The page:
Hello Bing: News Corp's search for search
Rupert Murdoch wants some money for the content he produces. He might find a partner in Microsoft, but it won't be easy.
(breakingviews.com) -- News Corporation is searching for revenue. Rupert Murdoch has made it clear he wants internet search engines to pay for online content produced by his company's outlets, including the Wall Street Journal and Fox News.
It seems Microsoft's Bing, which recently also agreed to pay Twitter for updates produced by its users, might be willing to oblige. But to succeed long-term, Murdoch needs other publishers on board. And with Google's traffic still alluring, that won't be easy.
The woes of traditional media are well rehearsed. A deal between News Corp (NWSA) and Microsoft (MSFT, Fortune 500) wouldn't directly address industry-wide problems like declining readership and advertising. But it would start the process of transferring some value from search itself to the content for which users search, which hasn't got much of a look-in since the start of the internet age.
The trouble is, even a market share-hungry Microsoft probably wouldn't pay News Corp much. Murdoch's media giant would only gain pricing power if rivals were also willing to ditch Google for Bing. The more content producers offering their wares exclusively to Microsoft, the greater their negotiating leverage.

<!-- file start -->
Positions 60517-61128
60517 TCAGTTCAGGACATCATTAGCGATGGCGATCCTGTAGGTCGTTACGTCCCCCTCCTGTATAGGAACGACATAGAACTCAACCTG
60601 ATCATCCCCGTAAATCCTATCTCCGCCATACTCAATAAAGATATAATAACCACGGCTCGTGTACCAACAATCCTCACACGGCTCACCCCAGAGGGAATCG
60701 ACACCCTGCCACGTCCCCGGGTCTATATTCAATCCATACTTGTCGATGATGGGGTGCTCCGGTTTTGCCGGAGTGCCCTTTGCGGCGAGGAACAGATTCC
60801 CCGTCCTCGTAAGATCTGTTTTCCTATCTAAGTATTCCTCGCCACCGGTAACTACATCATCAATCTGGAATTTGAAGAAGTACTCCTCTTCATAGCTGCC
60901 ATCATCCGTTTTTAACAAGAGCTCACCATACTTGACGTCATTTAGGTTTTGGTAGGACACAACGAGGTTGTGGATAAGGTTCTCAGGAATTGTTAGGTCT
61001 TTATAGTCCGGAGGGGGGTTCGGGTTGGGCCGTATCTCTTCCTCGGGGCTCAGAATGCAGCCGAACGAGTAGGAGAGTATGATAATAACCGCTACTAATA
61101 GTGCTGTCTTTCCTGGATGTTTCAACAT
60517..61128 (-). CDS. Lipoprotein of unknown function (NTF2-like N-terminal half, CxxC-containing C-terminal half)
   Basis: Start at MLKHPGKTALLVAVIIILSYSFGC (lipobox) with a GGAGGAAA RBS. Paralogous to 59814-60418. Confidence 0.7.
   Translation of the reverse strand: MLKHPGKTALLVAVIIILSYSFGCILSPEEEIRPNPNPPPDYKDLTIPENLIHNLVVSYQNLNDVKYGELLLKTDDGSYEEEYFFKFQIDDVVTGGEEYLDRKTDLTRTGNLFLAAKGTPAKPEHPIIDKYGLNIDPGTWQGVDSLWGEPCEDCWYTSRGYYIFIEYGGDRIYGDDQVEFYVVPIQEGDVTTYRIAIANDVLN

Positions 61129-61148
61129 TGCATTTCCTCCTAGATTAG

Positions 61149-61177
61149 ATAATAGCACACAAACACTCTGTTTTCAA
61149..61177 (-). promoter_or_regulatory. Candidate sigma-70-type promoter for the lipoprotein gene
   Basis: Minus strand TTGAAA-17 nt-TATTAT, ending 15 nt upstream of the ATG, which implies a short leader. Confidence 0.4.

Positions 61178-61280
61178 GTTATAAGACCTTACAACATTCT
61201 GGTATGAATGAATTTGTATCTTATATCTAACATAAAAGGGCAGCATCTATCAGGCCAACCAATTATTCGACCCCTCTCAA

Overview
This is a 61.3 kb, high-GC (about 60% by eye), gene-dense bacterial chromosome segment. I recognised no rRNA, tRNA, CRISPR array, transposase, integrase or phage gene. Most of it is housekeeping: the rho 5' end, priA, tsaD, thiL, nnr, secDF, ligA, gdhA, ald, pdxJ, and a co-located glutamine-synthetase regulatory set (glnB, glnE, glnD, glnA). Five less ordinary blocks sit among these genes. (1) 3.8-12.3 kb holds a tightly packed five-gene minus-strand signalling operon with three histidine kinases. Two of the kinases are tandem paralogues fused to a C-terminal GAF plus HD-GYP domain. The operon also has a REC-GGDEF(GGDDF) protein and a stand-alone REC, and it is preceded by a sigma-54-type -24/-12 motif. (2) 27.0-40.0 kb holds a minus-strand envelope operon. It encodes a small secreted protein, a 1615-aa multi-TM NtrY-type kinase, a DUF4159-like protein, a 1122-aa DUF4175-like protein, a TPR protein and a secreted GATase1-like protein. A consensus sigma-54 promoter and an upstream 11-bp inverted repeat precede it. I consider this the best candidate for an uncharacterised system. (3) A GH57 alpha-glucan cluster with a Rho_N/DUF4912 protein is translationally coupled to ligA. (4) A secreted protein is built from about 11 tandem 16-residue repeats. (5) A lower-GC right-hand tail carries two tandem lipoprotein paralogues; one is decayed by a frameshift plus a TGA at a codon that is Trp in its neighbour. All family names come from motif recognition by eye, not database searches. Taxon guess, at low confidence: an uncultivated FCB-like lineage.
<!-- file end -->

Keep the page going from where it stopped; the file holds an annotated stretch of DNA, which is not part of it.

But it's worth a try for News Corp -- and for Microsoft, too. It could be a chance to turn one of Google's tactics against it. The search giant regularly introduces new online applications that threaten Microsoft's software revenues. It already distributes free office productivity software and an operating system for mobile phones, and it is working on one for computers as well.
If Microsoft gets exclusive distribution deals with publishers then, at best, Bing would gain traffic at Google's expense. Since margins in the search business depend heavily on market share this could shift some profits from Google to Bing.
Unfortunately for Murdoch, getting many other content companies on board may be difficult. Google dominates search with more than two-thirds of the market, delivering lots of hits -- if not much revenue -- to content providers.
So switching over to Bing isn't cost free. Moreover, Google could easily end up offering incentives to stop publishers going to Microsoft. Murdoch is right to be testing ways to collect on his content -- but with search, any success will depend on herding quite a few rival cats.